After regime security, the Iranian government has had three major priorities, interchangeable in their order. One has been the cause of “Palestine,” in regime terms, the eradication of the state of Israel. In service of that cause, Tehran has backed three groups, Hezbollah, Hamas, and Palestinian Islamic Jihad (PIJ). Setting aside Hezbollah, which wears many hats, Hamas and PIJ are dedicated solely to their local mission—fighting Israel, as well as Palestinian collaborators who do not submit to their leadership. 

Hamas currently rules Gaza and has created an effectively separate Palestinian statelet apart from the Palestinian Authority-run West Bank. It has also presided over Gaza’s descent into Islamist extremism, mass unemployment, and regional isolation. But Hamas’ Gaza leader, Yahya Sinwar, appointed in the wake of a post-Arab Spring shakeup within the terror group, is evidence of Iran’s vicelike grip. Indeed, a rare show of principled opposition to the dictatorial Bashar al-Assad regime in Syria landed Hamas in hot water, resulting in its excommunication from Iran’s sponsored circle of resistance. The subsequent personnel shuffle, and a groveling return to Tehran, reinstated the group. Message received. Still, Tehran has kept its options open, continuing to support the smaller PIJ, which has grown in size and capability in recent years. 

Would the collapse of Iranian backing for these Palestinian terror groups affect the battle to regain all the territory held by the Israel? Not decisively, but seriously. Others would certainly step in, with Qatar coming to mind first and foremost. But even Qatar (host to a large U.S. airbase) has its constraints, and is unlikely to be interested in donning Iran’s mantle as a state sponsor of terrorism. 

And then there’s Hezbollah, the jewel in the crown of Iran’s proxy armies. A mere glimmer in the regime’s eye in the early 1980s, the group has risen in capability, reach, and arms to become a regional power broker. Hezbollah effectively governs Lebanon; it was the tool used by Tehran to rescue its proxy Assad in Damascus when the Syrian dictator’s own forces proved unequal to the task of standing up to the Syrian people (as well as the terror groups that moved in to that conflict). Hezbollah is Iran’s weapon of choice against Israel; the group has shared its terrorism expertise with al-Qaeda; its growing ties with Hamas have tightened the circle of Iranian puppets acting in the Levant. Hezbollah was brought into Iraq when Iran was concerned about its failing fortunes there. It has trained Iranian proxies throughout the region.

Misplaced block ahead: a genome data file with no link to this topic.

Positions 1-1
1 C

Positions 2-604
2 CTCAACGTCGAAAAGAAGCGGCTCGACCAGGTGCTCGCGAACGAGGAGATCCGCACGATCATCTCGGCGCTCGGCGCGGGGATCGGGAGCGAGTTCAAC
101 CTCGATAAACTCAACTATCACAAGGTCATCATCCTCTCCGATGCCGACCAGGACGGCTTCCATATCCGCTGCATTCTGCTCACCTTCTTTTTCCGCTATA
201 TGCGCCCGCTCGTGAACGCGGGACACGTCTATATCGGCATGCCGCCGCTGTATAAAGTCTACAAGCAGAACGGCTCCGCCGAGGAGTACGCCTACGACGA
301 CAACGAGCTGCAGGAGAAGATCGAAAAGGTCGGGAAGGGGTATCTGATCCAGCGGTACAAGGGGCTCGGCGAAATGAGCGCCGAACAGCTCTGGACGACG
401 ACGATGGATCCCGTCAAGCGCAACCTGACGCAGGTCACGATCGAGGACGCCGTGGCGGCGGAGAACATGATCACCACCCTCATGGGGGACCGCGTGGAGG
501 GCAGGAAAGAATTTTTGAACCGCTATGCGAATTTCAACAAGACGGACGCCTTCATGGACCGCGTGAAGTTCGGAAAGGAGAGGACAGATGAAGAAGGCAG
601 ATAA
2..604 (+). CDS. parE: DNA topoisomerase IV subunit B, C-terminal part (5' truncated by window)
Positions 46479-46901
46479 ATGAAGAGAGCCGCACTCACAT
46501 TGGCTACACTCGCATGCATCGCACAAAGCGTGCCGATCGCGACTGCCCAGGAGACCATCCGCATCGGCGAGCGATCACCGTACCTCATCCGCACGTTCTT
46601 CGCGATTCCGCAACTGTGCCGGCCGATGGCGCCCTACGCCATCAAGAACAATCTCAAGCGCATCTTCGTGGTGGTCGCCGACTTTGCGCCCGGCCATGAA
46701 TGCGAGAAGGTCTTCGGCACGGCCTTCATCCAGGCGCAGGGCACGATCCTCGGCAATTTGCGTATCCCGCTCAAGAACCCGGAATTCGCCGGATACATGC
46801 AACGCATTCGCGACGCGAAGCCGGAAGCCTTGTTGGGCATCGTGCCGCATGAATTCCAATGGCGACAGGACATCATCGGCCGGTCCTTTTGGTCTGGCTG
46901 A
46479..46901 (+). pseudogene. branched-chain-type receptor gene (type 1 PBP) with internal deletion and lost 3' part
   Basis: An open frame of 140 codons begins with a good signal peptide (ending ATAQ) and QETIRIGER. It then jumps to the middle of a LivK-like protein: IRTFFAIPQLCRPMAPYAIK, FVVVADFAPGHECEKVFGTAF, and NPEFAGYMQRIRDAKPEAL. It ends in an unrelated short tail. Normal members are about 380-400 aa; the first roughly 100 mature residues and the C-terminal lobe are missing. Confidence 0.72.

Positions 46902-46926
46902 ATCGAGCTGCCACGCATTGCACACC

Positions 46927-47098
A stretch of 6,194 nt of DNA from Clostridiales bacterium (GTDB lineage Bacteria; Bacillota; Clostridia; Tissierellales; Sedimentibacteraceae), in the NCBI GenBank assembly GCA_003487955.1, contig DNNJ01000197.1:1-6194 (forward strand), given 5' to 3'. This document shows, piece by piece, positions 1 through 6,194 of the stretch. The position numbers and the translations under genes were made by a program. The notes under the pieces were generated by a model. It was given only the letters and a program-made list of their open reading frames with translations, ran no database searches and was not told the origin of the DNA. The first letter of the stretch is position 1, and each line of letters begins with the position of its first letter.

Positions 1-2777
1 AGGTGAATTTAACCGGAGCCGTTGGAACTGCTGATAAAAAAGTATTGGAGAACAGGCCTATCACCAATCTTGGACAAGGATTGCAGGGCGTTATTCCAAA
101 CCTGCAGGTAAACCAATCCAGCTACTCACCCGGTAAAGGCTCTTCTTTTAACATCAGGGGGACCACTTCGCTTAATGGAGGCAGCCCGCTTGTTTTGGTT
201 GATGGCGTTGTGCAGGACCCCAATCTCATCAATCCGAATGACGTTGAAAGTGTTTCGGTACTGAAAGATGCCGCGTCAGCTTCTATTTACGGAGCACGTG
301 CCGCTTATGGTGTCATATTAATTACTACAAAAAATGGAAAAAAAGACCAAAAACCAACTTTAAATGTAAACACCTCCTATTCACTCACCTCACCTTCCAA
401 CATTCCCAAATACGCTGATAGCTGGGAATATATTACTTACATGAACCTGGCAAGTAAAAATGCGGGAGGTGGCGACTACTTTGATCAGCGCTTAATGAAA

Now, it’s reasonable to assume that even in the event of the disappearance of its financier and spiritual leaders, Hezbollah is strong enough to survive on its own. The group has independent sources of income, whether from the Lebanese government itself, the Lebanese people, its illicit businesses, or cash infusions from sympathetic Gulf powers. But the loss of Iranian cash (up to $1 billion a year at certain points) and sponsorship, as well as regular arms shipments via Syria, cannot be seen as anything other than a blow. In addition, severing the umbilical cord between Beirut and Tehran would theoretically provide Israel more latitude to conduct major military operations to degrade the group with a view to finally crushing it—a longtime goal for Jerusalem.